Today went reasonably well for Mary Ann, but there was a lot of sleeping, in spite of very loud sawing and banging on the outside walls soon to be removed.  I hope she sleeps tonight.

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Hallucinations ruled until about 1am or so last night.  Then she slept through with only one or two commode trips until around 11:15am this morning.  I didn’t get up unitl 9:30am.  Nothing ever stays the same.  Yesterday that was not a good thing.  Today it was a good thing.  She gave very little indication of having hallucinations.  She was awake most of the day until she went to bed tonight at about 8pm.  I will not presume to guess what tonight will have to offer.

After Mary Ann got up and took pills with some yogurt, we began talking about lunch already.  I suggested the possibility of going out, listing a few of her favorite spots.  She did not really seem interested.  I am wondering if the need for me to help her eat is beginning to diminish her interest in eating in public.  Some point at which she seems especially sharp, I will ask her about that issue.

I offered to make scrambled eggs and bacon.  She took me up on that offer.  As I was getting the eggs out, I noticed the untouched left over baked potato from a couple of days ago. I realized that would make great fried potatoes.  About a thousand dirty pans, dishes, pieces of silverware, cooking utensils, and bowls later, I delivered Mary Ann, two scrambled eggs, seasoned with parsley flakes, garlic and onion powder, salt and pepper, covered with shredded cheese that had melted on top, home made bread (Maureen’s) toasted and buttered, fried potatoes and onions, two slices of thick bacon, all served on a warm plate.

Have I gone crazy???  It all started with sighting that potato.  Then I fried some eggs for myself, which I covered with the wonderful Peach Salsa that I order by the case from Texas.  From the time I started cooking to the end of cleaning the thousand dirty items or putting them into the dishwasher, wiping off the stove and counter, must have been close to two hours.  This cooking business with all the accompanying cleaning up duties remains on the outer edge of my domestic capabilities.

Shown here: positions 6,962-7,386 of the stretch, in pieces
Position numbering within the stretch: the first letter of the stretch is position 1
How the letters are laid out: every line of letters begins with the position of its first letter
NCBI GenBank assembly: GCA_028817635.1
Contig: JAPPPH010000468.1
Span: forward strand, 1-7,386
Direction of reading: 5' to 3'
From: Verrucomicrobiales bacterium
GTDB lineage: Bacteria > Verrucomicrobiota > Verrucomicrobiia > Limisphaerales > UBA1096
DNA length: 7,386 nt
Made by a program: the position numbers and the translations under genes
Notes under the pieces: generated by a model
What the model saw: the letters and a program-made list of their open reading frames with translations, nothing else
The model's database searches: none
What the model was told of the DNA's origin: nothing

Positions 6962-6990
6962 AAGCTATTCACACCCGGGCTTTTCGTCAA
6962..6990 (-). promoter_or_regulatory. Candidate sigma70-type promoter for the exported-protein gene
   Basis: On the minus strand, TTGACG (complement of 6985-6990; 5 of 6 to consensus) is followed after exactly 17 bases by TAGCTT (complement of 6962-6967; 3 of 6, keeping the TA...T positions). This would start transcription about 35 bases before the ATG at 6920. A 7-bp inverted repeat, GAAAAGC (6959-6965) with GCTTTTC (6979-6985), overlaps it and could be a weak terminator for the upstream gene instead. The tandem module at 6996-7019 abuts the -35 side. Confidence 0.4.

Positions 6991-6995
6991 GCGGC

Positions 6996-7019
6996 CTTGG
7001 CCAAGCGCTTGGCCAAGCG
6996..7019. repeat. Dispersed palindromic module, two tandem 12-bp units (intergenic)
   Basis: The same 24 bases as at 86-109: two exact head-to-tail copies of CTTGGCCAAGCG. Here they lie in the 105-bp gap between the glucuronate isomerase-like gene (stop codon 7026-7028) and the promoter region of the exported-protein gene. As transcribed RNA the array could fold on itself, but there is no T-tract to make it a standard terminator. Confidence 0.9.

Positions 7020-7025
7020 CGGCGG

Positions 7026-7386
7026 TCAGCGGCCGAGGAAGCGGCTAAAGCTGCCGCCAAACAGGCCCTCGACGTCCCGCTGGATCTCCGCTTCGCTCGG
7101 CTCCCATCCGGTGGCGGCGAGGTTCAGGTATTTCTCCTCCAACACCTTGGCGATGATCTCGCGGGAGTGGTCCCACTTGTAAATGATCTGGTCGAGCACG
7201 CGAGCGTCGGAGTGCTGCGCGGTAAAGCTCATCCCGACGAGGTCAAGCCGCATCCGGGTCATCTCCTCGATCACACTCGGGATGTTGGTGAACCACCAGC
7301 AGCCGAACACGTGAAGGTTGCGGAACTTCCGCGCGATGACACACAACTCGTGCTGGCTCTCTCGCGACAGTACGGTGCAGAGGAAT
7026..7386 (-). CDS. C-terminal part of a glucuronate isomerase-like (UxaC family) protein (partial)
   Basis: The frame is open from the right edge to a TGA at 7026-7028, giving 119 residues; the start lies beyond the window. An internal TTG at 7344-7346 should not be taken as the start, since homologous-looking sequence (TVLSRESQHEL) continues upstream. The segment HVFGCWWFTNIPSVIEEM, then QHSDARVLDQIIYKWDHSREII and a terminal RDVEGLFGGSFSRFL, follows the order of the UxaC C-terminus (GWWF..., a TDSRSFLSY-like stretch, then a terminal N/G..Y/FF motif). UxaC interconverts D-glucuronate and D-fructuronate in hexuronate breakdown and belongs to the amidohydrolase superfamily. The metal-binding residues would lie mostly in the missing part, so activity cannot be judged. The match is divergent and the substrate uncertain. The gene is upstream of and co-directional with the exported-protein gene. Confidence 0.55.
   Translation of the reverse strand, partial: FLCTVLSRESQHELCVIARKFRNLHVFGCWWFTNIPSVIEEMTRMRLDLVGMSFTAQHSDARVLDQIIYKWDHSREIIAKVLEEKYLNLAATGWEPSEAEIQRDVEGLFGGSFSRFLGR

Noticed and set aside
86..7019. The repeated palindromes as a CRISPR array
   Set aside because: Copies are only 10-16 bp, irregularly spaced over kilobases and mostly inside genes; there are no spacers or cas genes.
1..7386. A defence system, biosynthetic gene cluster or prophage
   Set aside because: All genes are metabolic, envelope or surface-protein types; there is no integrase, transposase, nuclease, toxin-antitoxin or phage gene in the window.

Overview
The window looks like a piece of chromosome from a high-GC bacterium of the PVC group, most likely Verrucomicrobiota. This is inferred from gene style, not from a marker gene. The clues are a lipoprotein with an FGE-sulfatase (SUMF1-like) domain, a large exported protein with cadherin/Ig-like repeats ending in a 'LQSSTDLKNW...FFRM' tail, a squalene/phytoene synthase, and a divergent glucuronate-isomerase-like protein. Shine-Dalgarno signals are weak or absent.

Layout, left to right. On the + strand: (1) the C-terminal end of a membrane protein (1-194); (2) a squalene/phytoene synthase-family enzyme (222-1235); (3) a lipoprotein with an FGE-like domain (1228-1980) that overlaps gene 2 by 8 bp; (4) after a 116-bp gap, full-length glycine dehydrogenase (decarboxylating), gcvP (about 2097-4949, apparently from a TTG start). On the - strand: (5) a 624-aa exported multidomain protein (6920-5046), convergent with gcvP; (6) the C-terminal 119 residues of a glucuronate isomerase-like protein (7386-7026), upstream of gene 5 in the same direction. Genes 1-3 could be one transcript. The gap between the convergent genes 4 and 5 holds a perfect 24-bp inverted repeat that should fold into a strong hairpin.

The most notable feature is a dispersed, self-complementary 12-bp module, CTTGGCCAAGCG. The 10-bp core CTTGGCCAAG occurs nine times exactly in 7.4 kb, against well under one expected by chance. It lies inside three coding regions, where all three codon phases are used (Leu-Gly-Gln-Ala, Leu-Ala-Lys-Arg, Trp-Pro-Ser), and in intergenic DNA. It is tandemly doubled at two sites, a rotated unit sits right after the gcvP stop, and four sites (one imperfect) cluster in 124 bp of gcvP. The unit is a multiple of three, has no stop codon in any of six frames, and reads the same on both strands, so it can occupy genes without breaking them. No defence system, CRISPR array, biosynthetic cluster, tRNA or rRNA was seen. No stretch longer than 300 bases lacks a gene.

Gratefully, Maureen had brought for the freezer some very tasty vegetable beef soup to go with the home made bread.  That was supper.  Mary Ann needed help with that, as well as some help with the two scoops of ice cream from B&R that we had picked up from there on the way home from the late afternoon doctor’s appointment.

While our visits are usually with the Cardiologisit himself, today we met with Advanced Registered Nurse Practitioner [ARNP] Angela .  She had seen Mary Ann once when she was in the hospital last fall.  She knows her case well. It was especially comforting to hear from her that they (she and the Cardiologist) often talk about our situation.  They appreciate that we are traveling a very narrow road of functionality, playing meds that do opposite things against one another to get a result that allows us to survive.